Building a Shed under a Deck

How to build a shed under a deck. The following youtube video covers some important factors to consider when building such a deck.

I used 3dsmax to model my deck and shed.
I recently converted the 3D deck & shed plans into sketchup so that others can benefit.

Feel free to download the sketchup file and use Google Sketchup to view, measure, and modify my shed/deck plan for your own use.

FREE Google Sketchup Plans for my deck and shed.

Back in 2001 my new home needed a deck. I designed a deck that was small and simple.
The 2 posts and single beam were massive screwed and glued planks.
I am proud of the fact that I single handedly designed and built my deck.
It was a lot of fun figuring out how to lift that heavy, wet, pressure-treated beam onto the posts all by myself.
The posts weren’t small either, when you consider they are almost 6 feet underground!

Overkill should be my new middle name.

Designing my deck with only 2 posts, allowed plenty of space for a shed.
The first stage of building my shed was to build the roof within the joists of the deck.
This stage took a long time and a bunch of thought.
I decided to build an angled trough system with curved sheets of aluminum flashing.

Here you can see the underside and the gradual slope for rain runoff.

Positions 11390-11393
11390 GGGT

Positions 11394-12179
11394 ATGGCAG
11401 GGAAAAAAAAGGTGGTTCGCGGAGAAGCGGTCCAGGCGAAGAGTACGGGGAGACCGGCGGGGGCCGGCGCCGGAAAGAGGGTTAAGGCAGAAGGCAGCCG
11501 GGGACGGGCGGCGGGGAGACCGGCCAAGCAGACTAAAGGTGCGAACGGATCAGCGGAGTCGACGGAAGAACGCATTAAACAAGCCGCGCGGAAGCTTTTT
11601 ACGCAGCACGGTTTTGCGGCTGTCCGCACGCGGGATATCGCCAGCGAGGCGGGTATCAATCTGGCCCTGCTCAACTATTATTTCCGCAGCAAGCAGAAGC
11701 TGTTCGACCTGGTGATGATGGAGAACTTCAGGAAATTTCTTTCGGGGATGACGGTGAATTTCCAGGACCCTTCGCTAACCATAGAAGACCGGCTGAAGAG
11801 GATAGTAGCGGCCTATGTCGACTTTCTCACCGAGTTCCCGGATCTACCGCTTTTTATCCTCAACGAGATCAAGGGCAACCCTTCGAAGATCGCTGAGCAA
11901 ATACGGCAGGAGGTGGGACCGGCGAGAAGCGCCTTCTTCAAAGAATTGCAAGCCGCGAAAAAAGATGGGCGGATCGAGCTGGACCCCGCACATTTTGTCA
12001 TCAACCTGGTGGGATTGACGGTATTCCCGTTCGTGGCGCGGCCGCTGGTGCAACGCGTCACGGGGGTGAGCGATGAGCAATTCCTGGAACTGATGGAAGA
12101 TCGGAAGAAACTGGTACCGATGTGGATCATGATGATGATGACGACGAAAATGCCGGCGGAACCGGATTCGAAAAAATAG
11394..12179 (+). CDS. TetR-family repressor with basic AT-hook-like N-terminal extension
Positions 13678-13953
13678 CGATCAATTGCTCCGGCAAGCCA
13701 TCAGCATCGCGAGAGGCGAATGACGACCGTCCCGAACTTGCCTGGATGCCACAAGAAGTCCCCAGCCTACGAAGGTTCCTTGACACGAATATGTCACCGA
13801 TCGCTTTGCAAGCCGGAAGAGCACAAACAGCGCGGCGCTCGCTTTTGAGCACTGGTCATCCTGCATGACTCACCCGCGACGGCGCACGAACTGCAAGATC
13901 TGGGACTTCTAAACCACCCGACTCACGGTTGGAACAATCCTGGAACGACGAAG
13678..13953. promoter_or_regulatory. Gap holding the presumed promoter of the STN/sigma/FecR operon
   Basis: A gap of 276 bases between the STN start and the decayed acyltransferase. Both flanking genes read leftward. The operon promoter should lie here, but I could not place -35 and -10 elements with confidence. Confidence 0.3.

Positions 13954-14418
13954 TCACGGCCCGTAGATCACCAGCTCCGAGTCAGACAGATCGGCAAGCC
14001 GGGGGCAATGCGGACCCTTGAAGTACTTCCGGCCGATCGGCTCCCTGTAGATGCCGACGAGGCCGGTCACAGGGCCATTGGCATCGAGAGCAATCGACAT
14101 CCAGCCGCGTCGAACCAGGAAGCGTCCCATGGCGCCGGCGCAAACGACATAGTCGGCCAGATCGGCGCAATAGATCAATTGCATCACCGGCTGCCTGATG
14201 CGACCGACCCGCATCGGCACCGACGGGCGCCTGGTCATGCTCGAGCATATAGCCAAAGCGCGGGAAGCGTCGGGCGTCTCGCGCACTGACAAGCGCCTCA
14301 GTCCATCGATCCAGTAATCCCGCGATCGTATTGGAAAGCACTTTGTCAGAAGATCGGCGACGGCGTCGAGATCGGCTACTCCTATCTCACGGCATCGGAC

This was an incredibly tedious process. I used a large quantity of industrial caulk to seal the aluminum to the joists.
This tedium will be worth it because it maximizes my sheds headroom.
I’m 6′ 3″ and there is just 1″ of headroom from the joists.

The next time I need to cut bricks… I’ll get a diamond blade.
It sure took me a long time to cut them with an abrasive disc.

The shed roof survived the winter and showed no leaks. Now the next stage. I had a concrete pad poured. I decided to put my shed entry on the left side of the deck, so I had to dig the hillside down and create a patio for the doorway. This summer was incredibly hot and moving my sprinkler lines was no fun.

It’s took an eternity to figure out how to build the walls. I had to leave a gap between the walls and the deck. I expected the concrete to heave in the winter.

My excitement is building and I can see the light at the end of the tunnel!

The doorway is short and non-standard. I had to build a custom double door.
Another month or so would pass before I could finish my custom shed doors, but I’m happy with the result. I wanted my shed to look as nice as I could make it… so I wrapped it in matching vinyl siding. My trailer-lift project may have been my most gratifying project, but my shed has been the most useful. Good thing I allowed space for the concrete to heave in winter… because it did just that!

YAAA! My garage is clean and useable again.

Comments

  1. July 4th, 2014 at 05:24 | #1

    Building a storage shed under a deck is one tough job. Storage Sheds need to be built very carefully. For building a shed under a deck, you can screw sheets of corrugated metal or fibreglass roofing to the furring strips. This acts as a roof over the storage area. You can cut and install wood lattice around the deck foundation, so as to hide the storage area from view. For this purpose thicker lattice should be used, as it holds up better than the thinner lattice.

  2. Ethan
    September 2nd, 2014 at 08:37 | #2

    Did u used house wrap?

  3. September 2nd, 2014 at 10:08 | #3